Gorgeous Gorge

Just off the Trans-Canada Highway is the breathtaking Ouimet Canyon—and a must-see for anyone RVing the Lake Superior Circle Tour.

Photos don’t do it justice. Ouimet Canyon, an ancient gorge sliced into the earth more than 300 feet deep that contains rare arctic flora and fauna, is a must-see for RVers driving Ontario's Lake Superior Circle Tour.

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Located about 60 km (37 miles) northeast of Thunder Bay, Ouimet (pronounced “we-met”) is only 10 minutes off the Trans Canada Highway and well worth a stop. We visited this impressive canyon in the fall when the weather was still beautiful, but the breeze whispered of winter cold to come. The paved road into Ouimet Canyon Provincial Park is a bit steep but quite doable in an RV. (There are places to drop trailers too.)

Up top, there are plenty of places to park rigs. However, this provincial park, which is open mid-day to mid-October, is day-use only, meaning no overnight camping. Fortunately, there are campgrounds and RV parks in nearby Thunder Bay, or just 20 minutes down the road, Wolf River Park has 50 sites and a beach.

Explore Ouimet Canyon

We parked and walked five minutes on a forested trail to a modern bridge that crosses the deep, narrow canyon.

The first sight of Ouimet’s rugged beauty made me suck in my breath. Geologists believe Ouimet Canyon, 100 metres (330 feet) deep and 150 metres (490 feet) wide, was carved a billion years ago by the massive weight of advancing glaciers or from the huge volumes of water released when the glaciers retreated. Today, heavy rains and winds that scream up the canyon from Lake Superior continue the canyon’s erosion.

The enormous forces have left behind a giant’s playground—huge, rampart-like walls with orange and grey striations and a canyon floor littered with a tumble of truck-sized rocks. The temperature at the bottom of the canyon is so cold that Arctic plants like mosses, Arctic wintergreen, and Alpine Bistort thrive. In fact, Ouimet Canyon is the only location south of the subarctic where liverwort, a branching, spore-producing plant, is known to grow.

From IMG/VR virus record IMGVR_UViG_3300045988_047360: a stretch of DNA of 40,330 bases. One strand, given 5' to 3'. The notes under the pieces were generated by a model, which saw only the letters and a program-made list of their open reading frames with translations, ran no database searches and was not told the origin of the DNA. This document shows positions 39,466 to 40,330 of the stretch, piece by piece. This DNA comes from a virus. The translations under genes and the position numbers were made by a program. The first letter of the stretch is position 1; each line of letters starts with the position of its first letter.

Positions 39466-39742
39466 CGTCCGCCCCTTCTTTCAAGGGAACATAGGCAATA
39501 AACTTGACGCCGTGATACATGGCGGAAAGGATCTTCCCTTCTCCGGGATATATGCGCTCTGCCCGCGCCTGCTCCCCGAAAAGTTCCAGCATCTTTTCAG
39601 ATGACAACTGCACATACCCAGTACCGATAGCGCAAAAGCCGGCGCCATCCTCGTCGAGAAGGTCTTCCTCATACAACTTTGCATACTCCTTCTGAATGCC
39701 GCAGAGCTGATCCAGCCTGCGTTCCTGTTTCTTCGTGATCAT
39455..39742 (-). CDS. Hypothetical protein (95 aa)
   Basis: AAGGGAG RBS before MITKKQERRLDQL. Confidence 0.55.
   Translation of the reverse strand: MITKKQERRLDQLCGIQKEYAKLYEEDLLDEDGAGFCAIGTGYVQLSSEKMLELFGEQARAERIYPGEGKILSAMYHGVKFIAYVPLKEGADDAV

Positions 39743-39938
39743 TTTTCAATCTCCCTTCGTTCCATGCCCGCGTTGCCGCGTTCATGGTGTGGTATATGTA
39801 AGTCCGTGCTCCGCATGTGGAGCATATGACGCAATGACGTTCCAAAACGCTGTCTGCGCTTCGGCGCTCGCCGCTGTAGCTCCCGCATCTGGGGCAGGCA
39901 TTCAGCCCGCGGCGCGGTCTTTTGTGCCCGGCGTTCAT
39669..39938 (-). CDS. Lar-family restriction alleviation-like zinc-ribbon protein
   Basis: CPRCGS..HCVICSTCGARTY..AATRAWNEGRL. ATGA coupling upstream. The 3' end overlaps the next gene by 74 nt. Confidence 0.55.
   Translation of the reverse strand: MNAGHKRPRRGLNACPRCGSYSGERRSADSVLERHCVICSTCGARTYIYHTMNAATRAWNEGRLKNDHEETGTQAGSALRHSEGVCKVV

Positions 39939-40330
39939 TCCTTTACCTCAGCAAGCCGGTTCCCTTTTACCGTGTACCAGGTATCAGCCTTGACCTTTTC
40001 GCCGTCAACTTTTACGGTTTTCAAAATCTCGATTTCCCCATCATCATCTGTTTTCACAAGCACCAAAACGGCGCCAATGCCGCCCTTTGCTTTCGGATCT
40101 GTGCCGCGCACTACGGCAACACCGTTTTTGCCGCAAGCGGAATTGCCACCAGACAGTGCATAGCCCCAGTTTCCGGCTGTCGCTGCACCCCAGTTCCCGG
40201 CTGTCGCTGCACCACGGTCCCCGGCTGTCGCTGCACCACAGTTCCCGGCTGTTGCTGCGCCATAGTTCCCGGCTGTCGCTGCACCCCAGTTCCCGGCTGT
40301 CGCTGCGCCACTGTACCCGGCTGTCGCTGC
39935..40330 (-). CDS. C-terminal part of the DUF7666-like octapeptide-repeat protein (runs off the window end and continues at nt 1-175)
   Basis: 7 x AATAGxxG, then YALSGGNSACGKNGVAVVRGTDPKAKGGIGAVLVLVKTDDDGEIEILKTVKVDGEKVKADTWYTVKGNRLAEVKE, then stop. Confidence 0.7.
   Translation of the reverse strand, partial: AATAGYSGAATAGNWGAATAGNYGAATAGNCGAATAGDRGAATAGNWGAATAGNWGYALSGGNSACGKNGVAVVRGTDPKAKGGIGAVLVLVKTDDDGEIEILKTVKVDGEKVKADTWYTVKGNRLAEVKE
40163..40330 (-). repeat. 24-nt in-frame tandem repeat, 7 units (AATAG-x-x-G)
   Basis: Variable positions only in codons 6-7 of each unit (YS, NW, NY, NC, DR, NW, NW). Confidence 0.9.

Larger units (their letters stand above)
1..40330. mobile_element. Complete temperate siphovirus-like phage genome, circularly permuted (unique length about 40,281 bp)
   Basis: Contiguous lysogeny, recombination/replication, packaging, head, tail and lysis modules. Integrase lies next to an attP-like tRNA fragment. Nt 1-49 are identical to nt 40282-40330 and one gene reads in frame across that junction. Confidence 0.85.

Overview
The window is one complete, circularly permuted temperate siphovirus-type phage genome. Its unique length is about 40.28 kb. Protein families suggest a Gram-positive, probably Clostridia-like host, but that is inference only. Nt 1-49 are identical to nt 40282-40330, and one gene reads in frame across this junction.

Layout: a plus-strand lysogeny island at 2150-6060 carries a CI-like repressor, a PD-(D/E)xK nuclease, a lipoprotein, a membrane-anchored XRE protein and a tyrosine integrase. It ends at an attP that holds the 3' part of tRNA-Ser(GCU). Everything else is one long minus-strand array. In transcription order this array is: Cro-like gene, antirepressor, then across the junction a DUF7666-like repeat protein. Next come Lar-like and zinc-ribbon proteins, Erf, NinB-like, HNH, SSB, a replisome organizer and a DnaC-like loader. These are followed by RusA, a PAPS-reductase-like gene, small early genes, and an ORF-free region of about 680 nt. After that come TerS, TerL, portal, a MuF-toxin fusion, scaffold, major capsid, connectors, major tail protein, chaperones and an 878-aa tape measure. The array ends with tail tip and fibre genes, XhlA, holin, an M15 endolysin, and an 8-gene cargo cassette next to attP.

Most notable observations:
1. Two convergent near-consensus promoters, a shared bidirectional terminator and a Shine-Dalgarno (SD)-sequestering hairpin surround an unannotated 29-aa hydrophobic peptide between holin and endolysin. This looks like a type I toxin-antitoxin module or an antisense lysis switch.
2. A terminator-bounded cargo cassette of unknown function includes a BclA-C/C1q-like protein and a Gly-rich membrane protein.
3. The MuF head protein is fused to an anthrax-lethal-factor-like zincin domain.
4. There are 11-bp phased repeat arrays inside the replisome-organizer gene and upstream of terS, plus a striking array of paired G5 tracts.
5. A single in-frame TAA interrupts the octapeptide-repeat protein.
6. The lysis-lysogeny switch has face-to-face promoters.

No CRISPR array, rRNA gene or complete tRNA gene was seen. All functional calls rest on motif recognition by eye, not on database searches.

The trail leads to two sturdy viewing platforms that jut dizzyingly over the vast canyon. I look over the viewing platform’s edge, and it’s a sheer drop straight down.

Across the canyon, birch, willow, tamarack, and black spruce—many taking on the yellows and golds of fall—cling to the rock, managing to eke out living in this harsh environment.  

History and Legend of Ouimet Canyon

Ouimet Canyon was named for the former rail station of Ouimet, an unincorporated rail stop on the Canadian Pacific Rail line not far from the park. The station was named after Joseph Aldric-Ouimet, the Canadian Minister of Public Works from 1892 to 1896.

The Canyon is 2,000 metres (1.2 miles) long. Standing on the northern viewing platform, I spot a giant rock column. This is Indian Head, a fantastic but rare example of the few remaining gravity-defying pinnacles on the Canadian Shield in Northern Ontario.

There’s a Ojibwe legend that explains how this distinctive rock came to be: a giant, Omett, helped Nanabijou make mountains and lakes. Omett fell in love with Nanabijou's daughter, Naiomi. One day when Omett was moving a mountain, part of it fell and killed Naiomi. Fearing the wrath of Naiomi’s father, Omett hid her body. Nanabijou looked for his daughter and found her when a thunderbolt split open the ground and created Ouimet Canyon. He buried her there. Nanabijou turned Omett into stone and hung him on the canyon walls to watch Naiomi's grave forever.

As I stood gazing across this magnificent canyon, drinking in its beauty, an eagle circled ahead. In the distance, the water of Lake Superior glittered in the afternoon sun. What a place!

About Bobbie Hasselbring & Anne Weaver

Bobbie Hasselbring and Anne Weaver are an award-winning writer/editor-photographer team who frequently write about RVing for publications like MotorHome and TrailerLife magazines, the largest monthly RV magazines in the U.S. Bobbie is also the “Road Foodie” columnist for MotorHome magazine.

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